Wednesday, February 29, 2012

This Old House

Move in Day - 10/01/2000

02/19/2012 ~ My husband and I still drive by our old house occasionally to see if it is still standing. So far it is. I wonder what I will feel the day I creep up in my car and discover it's gone.

Two of the corner houses have been demolished already; empty dirt lots are all that remain. A couple of other houses across the street are gone too now as is another house that was just a couple doors down from ours. Just a couple of weeks ago, we noticed the mailbox was gone along with the roof top air conditioner. There were several holes in the roof, looking as if a giant had decided to punch holes into it. The life of the house is limited. A friend asked me why we bother visiting our old house; isn't it depressing?

My husband and I lived in our apartment for two and a half years when we decided to look into buying a house. We really couldn't afford one, but I wanted a dog, and we saw it as a worthwhile investment. What drew us most to the house was a room with two entry points--the perfect office, we decided. It was right off the main hallway with a doorway leading in and another on the other side, leading to the hallway with the other two bedrooms. The house's patio had been converted into a sun room, opening up the living room and making it seem bright and airy. We also liked the kitchen, which was a nice size, with it's little nook for a table and chairs. I never liked the bathrooms--but it was a compromise I figured I could live with. The master bathroom was especially small with only a toilet, sink and shower. Only one person could fit in the room at a time--two if someone stood in the shower.

It was an older home, built in the 1950's, boxy in shape with a huge flower box that ran the length of the front of it. The house needed a lot of work, work my husband and I thought we could handle but would soon learn we couldn't. We did what we could, even bought how to books. The truth is that neither of us is very handy and with work and little money, there was just too much for us to take on. We figured we had time though.

I didn't mind the trains. The tracks were several houses away, but close enough that when a train went by we not only heard the horn, but the house shook a little too. We got used to it quickly and most of the time didn't notice. I remember the first time I slept at my parents' house after having lived in our own house for awhile. I had trouble sleeping because it was so quiet. Of course, that changed when the city installed new horns at the railroad crossings throughout the city. Too many people were walking across the tracks and getting hit. The new horns were extremely loud. It was impossible not to hear them. Fortunately, I was able to sleep through it most nights.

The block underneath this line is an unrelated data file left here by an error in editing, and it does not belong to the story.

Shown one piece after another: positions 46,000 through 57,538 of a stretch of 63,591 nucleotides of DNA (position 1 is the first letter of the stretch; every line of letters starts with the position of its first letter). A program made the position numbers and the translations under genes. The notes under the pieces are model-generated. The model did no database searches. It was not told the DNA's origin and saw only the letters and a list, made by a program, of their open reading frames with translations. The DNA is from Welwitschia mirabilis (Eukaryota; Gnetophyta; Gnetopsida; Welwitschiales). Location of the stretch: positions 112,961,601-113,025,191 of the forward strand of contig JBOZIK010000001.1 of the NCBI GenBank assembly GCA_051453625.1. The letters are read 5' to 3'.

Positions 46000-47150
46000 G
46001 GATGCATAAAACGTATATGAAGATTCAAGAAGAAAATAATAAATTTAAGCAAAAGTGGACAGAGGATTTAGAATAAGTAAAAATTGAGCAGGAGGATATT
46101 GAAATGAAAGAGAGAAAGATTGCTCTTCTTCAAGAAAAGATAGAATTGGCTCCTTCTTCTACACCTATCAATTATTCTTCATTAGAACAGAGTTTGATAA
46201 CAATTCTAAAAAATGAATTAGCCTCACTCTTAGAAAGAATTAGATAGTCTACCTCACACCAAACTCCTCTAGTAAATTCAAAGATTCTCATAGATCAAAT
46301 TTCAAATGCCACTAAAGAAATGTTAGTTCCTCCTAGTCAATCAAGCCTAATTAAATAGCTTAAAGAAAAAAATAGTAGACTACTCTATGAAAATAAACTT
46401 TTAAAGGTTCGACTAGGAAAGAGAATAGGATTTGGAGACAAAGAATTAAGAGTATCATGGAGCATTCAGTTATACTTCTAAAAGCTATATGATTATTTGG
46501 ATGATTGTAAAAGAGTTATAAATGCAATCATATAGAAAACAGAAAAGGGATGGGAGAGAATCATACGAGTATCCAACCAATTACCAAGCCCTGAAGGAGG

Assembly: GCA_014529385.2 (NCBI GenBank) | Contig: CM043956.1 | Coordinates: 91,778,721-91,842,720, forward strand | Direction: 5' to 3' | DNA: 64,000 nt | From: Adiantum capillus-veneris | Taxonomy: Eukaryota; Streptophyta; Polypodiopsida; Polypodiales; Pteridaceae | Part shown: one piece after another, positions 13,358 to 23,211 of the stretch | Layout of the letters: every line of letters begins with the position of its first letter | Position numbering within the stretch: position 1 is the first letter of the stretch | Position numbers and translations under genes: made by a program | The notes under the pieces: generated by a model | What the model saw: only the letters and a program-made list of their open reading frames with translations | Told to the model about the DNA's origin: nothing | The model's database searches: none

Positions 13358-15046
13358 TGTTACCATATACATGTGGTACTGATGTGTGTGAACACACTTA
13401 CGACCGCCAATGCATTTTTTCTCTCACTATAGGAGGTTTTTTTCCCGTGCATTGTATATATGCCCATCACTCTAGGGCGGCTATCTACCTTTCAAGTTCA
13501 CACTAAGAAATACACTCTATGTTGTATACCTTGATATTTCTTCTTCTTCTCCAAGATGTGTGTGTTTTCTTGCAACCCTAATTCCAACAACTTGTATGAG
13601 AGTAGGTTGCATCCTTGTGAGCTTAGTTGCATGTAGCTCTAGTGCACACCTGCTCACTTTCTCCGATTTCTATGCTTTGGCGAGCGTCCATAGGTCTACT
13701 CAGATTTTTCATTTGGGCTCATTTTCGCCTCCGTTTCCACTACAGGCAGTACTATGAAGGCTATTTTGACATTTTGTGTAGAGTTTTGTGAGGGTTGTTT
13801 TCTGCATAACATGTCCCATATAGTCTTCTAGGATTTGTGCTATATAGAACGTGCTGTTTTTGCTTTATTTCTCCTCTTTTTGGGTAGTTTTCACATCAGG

When we got word that the land our house was on was part of a safety and transportation project, we were anxious to know exactly what that meant. We were told our house would be bought by the city sometime between then and the next ten years. That kind of put a damper on any future plans we had for the house. Why put money into it when it was only going to be torn down anyway? We waited. Our house grew older.

We lived in that house for 10 1/2 years. My dog, my cats, and my baby girl know that as our first home. I look back on that house fondly, but I don't miss it. Not really. I will always have the memories, and it is those I treasure most.

It does make me sad, however, to think that we will not be able to drive my daughter by the house someday and point it out, telling her that was her first house. Pointing out a road and underpass and calling it her once first home just isn't the same.

Yet, we drive by every now and then, waiting for the day the house will no longer be standing. Knowing that when it's gone, we'll still be surprised.

02/29/2012 ~ As has become my habit of late, I write my posts days in advance, polish them when I can and eventually post them on my blog. My computer time is so sparse as it is. I take what I can get when I can. I began writing the above back in January, finishing it finally last week with the necessary updates and scheduling it to post this week.

I drove by the house this weekend after my book club meeting. Those old walls are no longer standing, their voices silenced forever. I felt a lump in my throat and a few tears sprung to my eyes. Memories floated through my mind: move in day with family and friends helping carry boxes; wrestling with my dog Riley on the sun room floor; cuddling on the couch with my cat Parker on my lap; spending Saturday evenings in the office with my husband, both of us at our computers or catching up on television shows in the living room while cuddled up on the couch together; watching Anya curl up on my husband's foot to sleep; lazing in bed on a Sunday morning, with the birds chirping outside our window; trying to stay out of the way as the animals chased each other and raced around the house; walking the halls with our crying baby, calming her to sleep; remembering all the holiday celebrations, the illnesses, the break ins, and the joys. That house once held our laughter as well as our tears. It had become a part of us. A part of our family. And now . . .